Magic Harvest home gardening program – across South Australia and beyond

In 2009, Tori Arbon created Magic Harvest to share the magic that comes from gardening and supporting your community. We talk to Tori to learn more about the famous book series that inspired her and the journey this program has taken.


  • Year established: 2009
  • 📍 Location: South Australia and beyond; originally established within the City of Onkaparinga
  • 🚜 Main energy sources: Human power
  • ⚡️ Capital: Tori works free of charge, which “frees her”. The program was established using her own resources and volunteer time, and continues on volunteer time. Some new programs have been funded by local councils and OPAL. Tori created a ‘Do it Yourself – Magic Harvest’ gardening guidebook, which she paid for out of her own pocket, but recouped the costs after selling copies. Once she recovered the initial cost she began to release the guidebook for free. The Magic Harvest documentary was funded through grants.
  • 👩‍🌾 Staff and volunteers: Voluntary, hundreds of volunteers
  • 🥕 Main production: Food plus groups for gardening and cooking
  • 🤝 Suppliers/inputs: Lolo Houbein as main mentor and inspiration, Diana Bickford for support, seedlings, supplies and gardening advice; Amanda Fleming assisting with Magic Harvest In Schools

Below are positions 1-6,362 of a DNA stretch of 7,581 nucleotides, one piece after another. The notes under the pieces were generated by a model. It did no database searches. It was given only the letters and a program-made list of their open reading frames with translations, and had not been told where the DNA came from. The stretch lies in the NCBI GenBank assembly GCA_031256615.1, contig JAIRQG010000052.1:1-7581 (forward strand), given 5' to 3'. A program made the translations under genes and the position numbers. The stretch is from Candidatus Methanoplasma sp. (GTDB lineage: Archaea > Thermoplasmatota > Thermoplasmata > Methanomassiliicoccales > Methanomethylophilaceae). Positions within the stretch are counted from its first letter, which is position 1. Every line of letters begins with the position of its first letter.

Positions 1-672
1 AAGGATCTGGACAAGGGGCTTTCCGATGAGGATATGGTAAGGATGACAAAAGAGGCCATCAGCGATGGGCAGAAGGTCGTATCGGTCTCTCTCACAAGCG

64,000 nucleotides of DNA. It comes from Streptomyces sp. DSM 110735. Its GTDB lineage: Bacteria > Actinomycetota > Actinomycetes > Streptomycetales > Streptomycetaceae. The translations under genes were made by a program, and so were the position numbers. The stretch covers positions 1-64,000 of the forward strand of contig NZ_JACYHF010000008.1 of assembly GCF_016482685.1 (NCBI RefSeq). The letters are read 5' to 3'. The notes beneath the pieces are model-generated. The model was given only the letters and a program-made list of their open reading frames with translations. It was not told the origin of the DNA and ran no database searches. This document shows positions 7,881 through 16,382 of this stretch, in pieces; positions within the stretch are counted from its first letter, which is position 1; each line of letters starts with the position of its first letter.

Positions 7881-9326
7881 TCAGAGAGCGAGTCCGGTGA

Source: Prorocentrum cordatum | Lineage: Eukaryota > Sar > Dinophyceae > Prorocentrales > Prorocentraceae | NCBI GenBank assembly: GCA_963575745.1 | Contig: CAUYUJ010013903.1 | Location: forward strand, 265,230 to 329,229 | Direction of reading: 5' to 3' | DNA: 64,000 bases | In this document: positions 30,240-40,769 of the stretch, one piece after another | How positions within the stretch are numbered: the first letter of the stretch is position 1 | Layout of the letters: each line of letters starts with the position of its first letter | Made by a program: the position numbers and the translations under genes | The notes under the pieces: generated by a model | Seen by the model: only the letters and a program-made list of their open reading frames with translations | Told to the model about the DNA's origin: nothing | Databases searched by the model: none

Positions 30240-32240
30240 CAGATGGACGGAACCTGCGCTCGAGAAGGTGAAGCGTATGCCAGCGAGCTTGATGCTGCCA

• 💰 Markets: Primarily driven by word of mouth and Facebook. Amid the COVID 19 global pandemic, Tori is beginning to establish a stronger online presence. 
  • 👫 Reach: The ‘Do it Yourself – Magic Harvest’ guidebook has been sent to the UK, Japan and across Australia. Magic Harvest groups have been supported by OPAL in the Northern Territory and groups have formed in NSW and Victoria.


Magic Harvest is a low cost, simple to implement, enjoyable, accessible and flexible home food gardening program. Food growing and cooking concepts within the program are based on the Magic book series by Lolo Houbein, author of One Magic Square, Outside The Magic Square and Magic Little Meals (the latter was co-authored by Tori Arbon).

These books are all based on using the simple idea of growing food in one square metre plots. The program promotes community connection through networks that share and implement small-scale but intensive gardening. Together, the networks help families to grow their own food and prepare nutritious meals at home.

“Magic Harvest’s purpose is to contribute to creating the world I want to live in – one of abundance and health for all.”

– Tori Arbon

Tori isn’t sure just how many Magic Harvest groups there are, but believes at least 200 groups are currently active. They span areas from North Adelaide to the Northern Territory, across Sydney, Canberra, Melbourne and Whyalla, with offshoots in the United Kingdom and Japan.

“Magic Harvest is not an organisation, it’s just me and an idea I share and spread and ask everyone to pass it on,” she says.


Tori started out working within the food industry, wanting to share the knowledge, skills and simple ways we can all have access to the best food if we learn to grow and prepare our own.

She says, “It is so simple yet radical as it gives us control over our food source, which is fundamental to survival.” 

Tori’s own experience of the benefits of growing her own food gave her “a deep passion for wanting to share this with everyone”.  While working in event management, production management and running her own business, Tori and her husband, David bought a block of McLaren Vale land and started growing veggies on the weekends.